RIG-I activation primes and trains innate antiviral immune memory

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Adaptive processes of the innate immune system, known as trained immunity (TI), are critical to human health and disease, yet they have not been systematically investigated downstream of antiviral sensing. Here, we elucidate the potential of the antiviral cytosolic RNA receptor retinoic acid-inducible gene I (RIG-I) to train, prime and tolerize the innate immune system. Using a specific RIG-I agonist, we observed that repetitive stimulation enhanced interferon-stimulated gene (ISG) and pro-inflammatory cytokine induction in human primary monocytes, epithelial cells and fibroblasts and afforded non-specific antiviral protection. RNA sequencing revealed broad, cell type-specific transcriptional changes, indicative of priming of ISGs and training of the NFκB pathway, without measurable tolerization, while ATAC sequencing in monocytes demonstrated chromatin remodeling and enhanced accessibility of key transcription factor-binding motifs such as STAT1. Moreover, while STAT1 signaling was critically required, it was not sufficient to recapitulate RIG-I induced TI. Altogether, our data demonstrate that RIG-I-mediated TI promotes an immunologically alert state with important implications for host defense and the application of RIG-I ligands in anti-infective and anti-tumoral therapies.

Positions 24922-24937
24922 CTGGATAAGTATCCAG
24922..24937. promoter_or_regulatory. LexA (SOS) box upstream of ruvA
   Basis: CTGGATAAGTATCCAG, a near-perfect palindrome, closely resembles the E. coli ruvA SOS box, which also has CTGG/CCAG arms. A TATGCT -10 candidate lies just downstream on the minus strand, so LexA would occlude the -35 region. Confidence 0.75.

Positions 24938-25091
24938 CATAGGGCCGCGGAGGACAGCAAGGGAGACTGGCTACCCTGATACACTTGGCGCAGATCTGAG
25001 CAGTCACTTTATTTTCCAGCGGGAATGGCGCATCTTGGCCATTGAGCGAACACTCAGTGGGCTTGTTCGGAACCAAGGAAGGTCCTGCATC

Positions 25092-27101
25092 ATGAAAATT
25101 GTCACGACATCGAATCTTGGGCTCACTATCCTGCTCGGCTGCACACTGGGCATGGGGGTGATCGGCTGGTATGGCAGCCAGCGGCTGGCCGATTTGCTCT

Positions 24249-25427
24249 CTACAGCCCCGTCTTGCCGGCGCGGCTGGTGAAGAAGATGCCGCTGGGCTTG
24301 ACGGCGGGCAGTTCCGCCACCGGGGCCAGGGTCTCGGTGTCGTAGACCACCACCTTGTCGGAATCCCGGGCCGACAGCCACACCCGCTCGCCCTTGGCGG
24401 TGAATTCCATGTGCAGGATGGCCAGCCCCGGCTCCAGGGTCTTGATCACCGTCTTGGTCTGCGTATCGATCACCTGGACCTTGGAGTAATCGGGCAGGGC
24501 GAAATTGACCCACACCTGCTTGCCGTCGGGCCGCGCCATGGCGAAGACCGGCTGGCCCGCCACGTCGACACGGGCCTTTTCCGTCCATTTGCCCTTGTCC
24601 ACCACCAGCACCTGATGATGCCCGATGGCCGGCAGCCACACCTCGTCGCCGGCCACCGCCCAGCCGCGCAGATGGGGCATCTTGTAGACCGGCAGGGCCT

One Sentence Summary

RIG-I activation trains and primes innate immune response at the cellular level, affording non-specific immune protection by immune and non-immune cells.

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